If there's any silver lining for Netflix (NAS: NFLX) , it's that October's just a handful of hours away.
September has been brutal for the roughed-up video giant. The stock has shed 52% of its value -- and today is off to another bad start.
A lot of things have gone wrong for Netflix this month, but I may as well own up to my mistake. I offered up three reasons why Netflix would close higher this week on Monday. I went out on a limb, and Netflix chopped it down.
My three-point thesis for a bounce was simple:
New streaming deals are coming.
The competition isn't as ready as you think.
Netflix is finally cheap.
The first point is valid, though Netflix didn't ink any material streaming content deals after Monday's contract with DreamWorks Animation (NYS: DWA) . The contract doesn't even kick in until 2013.
Three news items -- the rollout of Amazon.com's (NAS: AMZN) Kindle Fire at a mass-market price point, Blockbuster parent DISH Network (NAS: DISH) possibly emerging as the top bidder for Hulu, and Microsoft's (NAS: MSFT) reported deeper push into Xbox Live online streaming -- shattered my thinking on the competition to bits.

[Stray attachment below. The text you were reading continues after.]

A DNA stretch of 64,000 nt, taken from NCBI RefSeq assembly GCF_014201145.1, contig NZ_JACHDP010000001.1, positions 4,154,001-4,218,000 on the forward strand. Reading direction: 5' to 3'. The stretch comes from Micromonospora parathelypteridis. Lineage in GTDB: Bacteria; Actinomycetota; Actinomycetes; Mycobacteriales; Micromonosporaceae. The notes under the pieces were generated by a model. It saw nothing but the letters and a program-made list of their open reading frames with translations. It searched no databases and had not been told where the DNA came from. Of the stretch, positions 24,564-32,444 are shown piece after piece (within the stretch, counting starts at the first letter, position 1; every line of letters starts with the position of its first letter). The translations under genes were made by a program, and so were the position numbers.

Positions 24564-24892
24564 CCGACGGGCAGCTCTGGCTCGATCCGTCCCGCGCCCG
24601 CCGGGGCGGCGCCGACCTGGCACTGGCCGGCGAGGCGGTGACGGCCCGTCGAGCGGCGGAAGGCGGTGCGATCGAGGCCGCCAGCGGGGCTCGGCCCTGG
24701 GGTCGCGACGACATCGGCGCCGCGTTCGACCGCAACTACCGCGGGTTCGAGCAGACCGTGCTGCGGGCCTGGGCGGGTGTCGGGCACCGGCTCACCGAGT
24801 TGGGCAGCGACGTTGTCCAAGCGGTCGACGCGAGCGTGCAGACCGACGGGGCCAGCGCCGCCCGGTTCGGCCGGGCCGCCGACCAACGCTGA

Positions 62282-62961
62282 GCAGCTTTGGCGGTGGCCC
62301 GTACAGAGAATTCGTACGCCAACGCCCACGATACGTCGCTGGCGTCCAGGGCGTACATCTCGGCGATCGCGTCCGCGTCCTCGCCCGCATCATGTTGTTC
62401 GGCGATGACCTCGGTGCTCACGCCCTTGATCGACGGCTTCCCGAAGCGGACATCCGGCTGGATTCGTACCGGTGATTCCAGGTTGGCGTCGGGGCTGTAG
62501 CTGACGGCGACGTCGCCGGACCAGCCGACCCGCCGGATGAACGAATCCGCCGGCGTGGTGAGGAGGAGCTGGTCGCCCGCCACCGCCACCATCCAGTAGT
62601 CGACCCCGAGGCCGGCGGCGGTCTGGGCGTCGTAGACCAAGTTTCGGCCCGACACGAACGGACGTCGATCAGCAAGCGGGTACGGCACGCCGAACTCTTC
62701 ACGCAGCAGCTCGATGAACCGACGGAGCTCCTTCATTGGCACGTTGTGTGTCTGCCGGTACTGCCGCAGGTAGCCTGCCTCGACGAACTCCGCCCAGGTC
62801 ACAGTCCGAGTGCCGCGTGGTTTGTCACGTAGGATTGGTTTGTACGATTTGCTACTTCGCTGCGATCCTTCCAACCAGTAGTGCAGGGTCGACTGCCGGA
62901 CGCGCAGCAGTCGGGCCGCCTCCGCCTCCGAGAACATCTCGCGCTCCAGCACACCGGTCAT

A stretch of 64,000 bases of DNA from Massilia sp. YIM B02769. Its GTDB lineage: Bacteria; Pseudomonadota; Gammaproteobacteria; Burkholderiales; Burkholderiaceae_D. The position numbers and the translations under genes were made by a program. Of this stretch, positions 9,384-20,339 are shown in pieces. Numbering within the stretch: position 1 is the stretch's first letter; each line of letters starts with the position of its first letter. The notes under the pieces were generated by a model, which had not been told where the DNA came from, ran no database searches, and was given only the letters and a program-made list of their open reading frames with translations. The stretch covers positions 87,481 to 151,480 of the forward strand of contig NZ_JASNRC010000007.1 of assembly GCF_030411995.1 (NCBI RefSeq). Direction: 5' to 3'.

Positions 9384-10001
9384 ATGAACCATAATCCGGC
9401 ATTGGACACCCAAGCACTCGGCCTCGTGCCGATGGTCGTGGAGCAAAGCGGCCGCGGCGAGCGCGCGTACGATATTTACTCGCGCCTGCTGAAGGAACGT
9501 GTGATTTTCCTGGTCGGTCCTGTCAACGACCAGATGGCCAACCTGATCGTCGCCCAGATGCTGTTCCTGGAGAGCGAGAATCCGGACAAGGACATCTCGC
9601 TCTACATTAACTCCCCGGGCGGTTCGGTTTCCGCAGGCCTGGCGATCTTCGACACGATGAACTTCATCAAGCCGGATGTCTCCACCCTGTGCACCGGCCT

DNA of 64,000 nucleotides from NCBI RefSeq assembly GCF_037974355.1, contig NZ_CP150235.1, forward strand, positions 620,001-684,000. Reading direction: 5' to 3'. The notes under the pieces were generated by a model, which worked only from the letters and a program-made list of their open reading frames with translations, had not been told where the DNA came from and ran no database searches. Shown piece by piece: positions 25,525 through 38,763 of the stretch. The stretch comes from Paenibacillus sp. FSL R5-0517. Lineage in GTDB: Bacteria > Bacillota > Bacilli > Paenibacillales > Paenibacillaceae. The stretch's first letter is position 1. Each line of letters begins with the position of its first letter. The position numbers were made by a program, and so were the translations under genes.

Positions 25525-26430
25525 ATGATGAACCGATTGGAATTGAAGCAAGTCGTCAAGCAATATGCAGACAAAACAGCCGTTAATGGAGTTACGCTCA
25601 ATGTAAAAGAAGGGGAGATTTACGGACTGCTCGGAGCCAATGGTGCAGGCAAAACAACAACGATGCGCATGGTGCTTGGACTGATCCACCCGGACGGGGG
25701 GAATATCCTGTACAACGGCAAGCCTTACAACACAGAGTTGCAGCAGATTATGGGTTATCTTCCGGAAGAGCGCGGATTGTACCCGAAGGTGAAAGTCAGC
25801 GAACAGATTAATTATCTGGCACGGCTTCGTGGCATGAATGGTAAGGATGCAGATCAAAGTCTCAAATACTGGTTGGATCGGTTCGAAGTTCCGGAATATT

As for my third and final argument, just because something is cheap doesn't mean that it can't get cheaper.
It also doesn't help that analysts continue to hack away at their profit targets. Wall Street figured that Netflix would earn $6.95 a share in 2012 two months ago, after the partial price hike was originally announced. Those estimates were down to $6.63 a share when the week began, but are down to $6.52 a share today.
Netflix is now down to trading at 17 times forward earnings. It's a mind-boggling value, but it won't be if Netflix guides analysts lower again when it reports its quarterly results next month.
September should have been special for Netflix. Charging customers on dual plans $7.99 a month during this month's billing cycle could have vindicated the model. Adding 43 new countries this month -- brining its streaming service to 45 countries overall -- is a beefy milestone. Unfortunately, Netflix overestimated subscriber loyalty and played the Qwikster card too soon.
October has to get better. It can't get much worse.
If you want to follow this saga, track the latest news by addingNetflixto My Watchlist.
At the time thisarticle was published The Motley Fool owns shares of Microsoft.Motley Fool newsletter serviceshave recommended buying shares of Microsoft, Netflix, and Amazon.com, as well as creating a bull call spread position in Microsoft and a bear put spread position in Netflix. Try any of our Foolish newsletter servicesfree for 30 days. We Fools may not all hold the same opinions, but we all believe thatconsidering a diverse range of insightsmakes us better investors. The Motley Fool has adisclosure policy.Longtime Fool contributor Rick Munarriz has been a Netflix subscriber and shareholder since 2002. He does not own shares in any of the other stocks in this story. Rick is also part of theRule Breakersnewsletter research team, seeking out tomorrow's ultimate growth stocks a day early.
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